Easy-to-guess passwords are all too often the means by which intruders gain unauthorised access. It's useful to be able to audit the passwords in use on your site - especially for user accounts with administrative privileges.
Ideally your Drupal site should have a robust (but user friendly) password policy (see my previous post: Password Policies and Drupal). However, this is not always possible.
The problem with checking your users' passwords is that Drupal doesn't actually know what they are; rather than storing the plaintext password, a cryptographic (salted) hash is stored in the database. When a user logs in, Drupal runs the supplied password through its hashing algorithm and compares the result with the hash stored in the database. If they match, the user has successfully authenticated themselves.
The idea is that even if the hashes stored in the database are compromised somehow, it should be very difficult (if not infeasible) to derive the original passwords from them.
So how can a site check whether users have chosen bad passwords?
One method is to check the password against a repository of known-compromised passwords while we (briefly) have it in plaintext; that is, when the user has just submitted it. That's how the Password Have I Been Pwned? module works.
However, if you wish to conduct an audit of many passwords in your system, it's not very convenient to have to wait for users to type those passwords in. It would be better to be able to check the hashes.
Tools such as John the Ripper (John), take a list of possible passwords (usually referred to as the wordlist) and compare each against stored hashes. John supports Drupal hashes, but to use it you need to take the hashes from the database and put them in a text file. That's not convenient, and may introduce unwanted risks; a text file containing password hashes should itself be treated as very sensitive information.
Drop the Ripper
Another option is the drush module Drop the Ripper, which is inspired by John. Drop the Ripper (DtR, which I created and maintain) comes with a default wordlist (curated by John the Ripper's maintainers) and uses Drupal's own code to check the hashes stored in the database.
It's fairly safe to use on production sites; it does not need to be installed as module, but it will use some resources if you are running a lot of checks.
The default options have DtR check the passwords for all users on the site against the top 25 "bad passwords" in the wordlist (along with a few basic guesses based on the user's details). Here's an example of that:
$ drush dtr Match: uid=2 name=fred password=qwerty [success] Match: uid=4 name=marvin password=123456 [success] Ran 65 password checks for 4 users in 2.68 seconds. [success]
In that case, two of the users had pretty bad passwords!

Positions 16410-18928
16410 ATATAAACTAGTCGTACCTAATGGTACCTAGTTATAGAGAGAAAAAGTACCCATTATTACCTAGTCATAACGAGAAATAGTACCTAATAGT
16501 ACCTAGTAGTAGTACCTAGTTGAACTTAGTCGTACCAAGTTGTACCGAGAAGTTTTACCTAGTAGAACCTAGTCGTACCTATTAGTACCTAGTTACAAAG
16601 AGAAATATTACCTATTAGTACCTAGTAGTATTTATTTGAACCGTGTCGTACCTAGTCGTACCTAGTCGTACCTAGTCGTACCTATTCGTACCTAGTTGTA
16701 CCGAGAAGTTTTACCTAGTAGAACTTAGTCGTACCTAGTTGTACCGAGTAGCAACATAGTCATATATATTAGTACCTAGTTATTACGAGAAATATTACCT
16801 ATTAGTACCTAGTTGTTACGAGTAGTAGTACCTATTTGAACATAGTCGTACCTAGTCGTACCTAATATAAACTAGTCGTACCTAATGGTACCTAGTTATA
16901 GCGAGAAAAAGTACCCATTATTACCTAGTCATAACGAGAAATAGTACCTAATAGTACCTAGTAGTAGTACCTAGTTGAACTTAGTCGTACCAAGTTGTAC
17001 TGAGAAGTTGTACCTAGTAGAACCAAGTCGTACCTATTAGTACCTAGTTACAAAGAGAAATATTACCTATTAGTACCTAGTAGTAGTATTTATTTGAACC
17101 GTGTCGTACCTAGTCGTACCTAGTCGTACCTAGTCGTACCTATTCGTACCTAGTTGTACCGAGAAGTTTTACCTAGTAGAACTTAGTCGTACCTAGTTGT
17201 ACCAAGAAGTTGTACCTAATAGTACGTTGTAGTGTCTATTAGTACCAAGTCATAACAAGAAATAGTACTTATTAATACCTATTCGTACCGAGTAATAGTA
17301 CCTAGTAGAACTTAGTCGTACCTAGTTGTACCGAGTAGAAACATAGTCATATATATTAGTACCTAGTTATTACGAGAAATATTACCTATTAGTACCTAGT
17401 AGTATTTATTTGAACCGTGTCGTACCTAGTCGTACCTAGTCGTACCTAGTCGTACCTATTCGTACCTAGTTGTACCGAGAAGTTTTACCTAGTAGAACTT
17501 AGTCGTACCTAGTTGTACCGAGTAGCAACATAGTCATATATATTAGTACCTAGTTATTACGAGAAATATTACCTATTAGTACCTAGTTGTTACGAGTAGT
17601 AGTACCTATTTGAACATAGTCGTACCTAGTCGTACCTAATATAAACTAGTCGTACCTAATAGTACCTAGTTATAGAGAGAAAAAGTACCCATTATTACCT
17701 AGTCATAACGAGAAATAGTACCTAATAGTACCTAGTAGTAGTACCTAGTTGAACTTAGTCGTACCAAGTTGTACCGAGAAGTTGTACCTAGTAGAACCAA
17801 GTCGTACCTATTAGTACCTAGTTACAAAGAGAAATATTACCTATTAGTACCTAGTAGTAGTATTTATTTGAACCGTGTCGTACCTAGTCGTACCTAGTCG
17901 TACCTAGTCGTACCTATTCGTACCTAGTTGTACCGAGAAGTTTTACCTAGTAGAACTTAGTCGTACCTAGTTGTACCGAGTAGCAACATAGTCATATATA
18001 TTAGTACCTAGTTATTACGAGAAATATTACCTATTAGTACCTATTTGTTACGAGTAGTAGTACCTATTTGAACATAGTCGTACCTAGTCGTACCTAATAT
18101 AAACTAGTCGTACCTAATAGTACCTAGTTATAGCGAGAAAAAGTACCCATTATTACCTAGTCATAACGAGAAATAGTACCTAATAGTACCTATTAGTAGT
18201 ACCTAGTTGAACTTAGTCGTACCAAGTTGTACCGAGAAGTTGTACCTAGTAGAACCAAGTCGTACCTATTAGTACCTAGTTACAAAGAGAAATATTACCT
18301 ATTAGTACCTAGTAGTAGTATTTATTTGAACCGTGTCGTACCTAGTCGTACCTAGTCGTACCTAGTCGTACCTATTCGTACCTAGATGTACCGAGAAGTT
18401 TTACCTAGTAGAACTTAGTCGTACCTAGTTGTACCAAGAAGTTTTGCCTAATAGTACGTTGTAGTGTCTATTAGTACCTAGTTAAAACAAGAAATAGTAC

You can narrow the check down by role, but roles are arbitrary in Drupal; how do you know which ones grant "administrative" privileges? There's an option to check all users with a role that includes any "restricted" permissions (those which show "Give to trusted roles only; this permission has security implications" in the admin interface). This is a good way of checking the accounts that could do serious damage if they were compromised:
$ drush dtr --restricted Match: uid=1 name=admin password=computer [success] Match: uid=3 name=sally password=password1 [success] Match: uid=4 name=marvin password=abc123 [success] Ran 24 password checks for 3 users in 1.04 seconds. [success]
You can target one or more specific users by their uid:
$ drush dtr --uid=11 --top=100 Match: uid=11 name=tom password=changeme [success] Ran 47 password checks for 1 users in 3.85 seconds. [success]
This can be useful if - for example - you notice something in your logs which suggests a particular account may have been subject to a brute force login attack.
Check the command's built-in help for details of more options, and several examples.
So isn't this dangerous? Can hackers use it?
Well, you can only run DtR if you can run drush commands on a site, in which case you can already log in as any user you want (
drush uli) and/or change any user's password (
drush upwd). However, it should be used carefully and responsibly; you should treat the output of the command as sensitive data in itself. There is an option to hide actual passwords, but consider that if a user came up as a "Match" with the default options, we can infer that their password is very obvious or high up on the wordlist.
Keep in mind also that people have a bad habit of using the same password everywhere. If DtR reveals that the username [email protected] has the password "abc123", we'd hope that's not also their gmail password. But it could be.
This tool should typically be used by site admins to check that their users - especially those with administrative super powers - have chosen passwords that are not trivial for bad actors to guess. If it turns out that there are bad passwords in place, one option is to use drush to set a hard-to-guess password for the account(s) in question, and then politely suggest that they reset their password to something better.
Drop the Ripper supports both Drupal 7 and 8, via both Drush 8 and 9.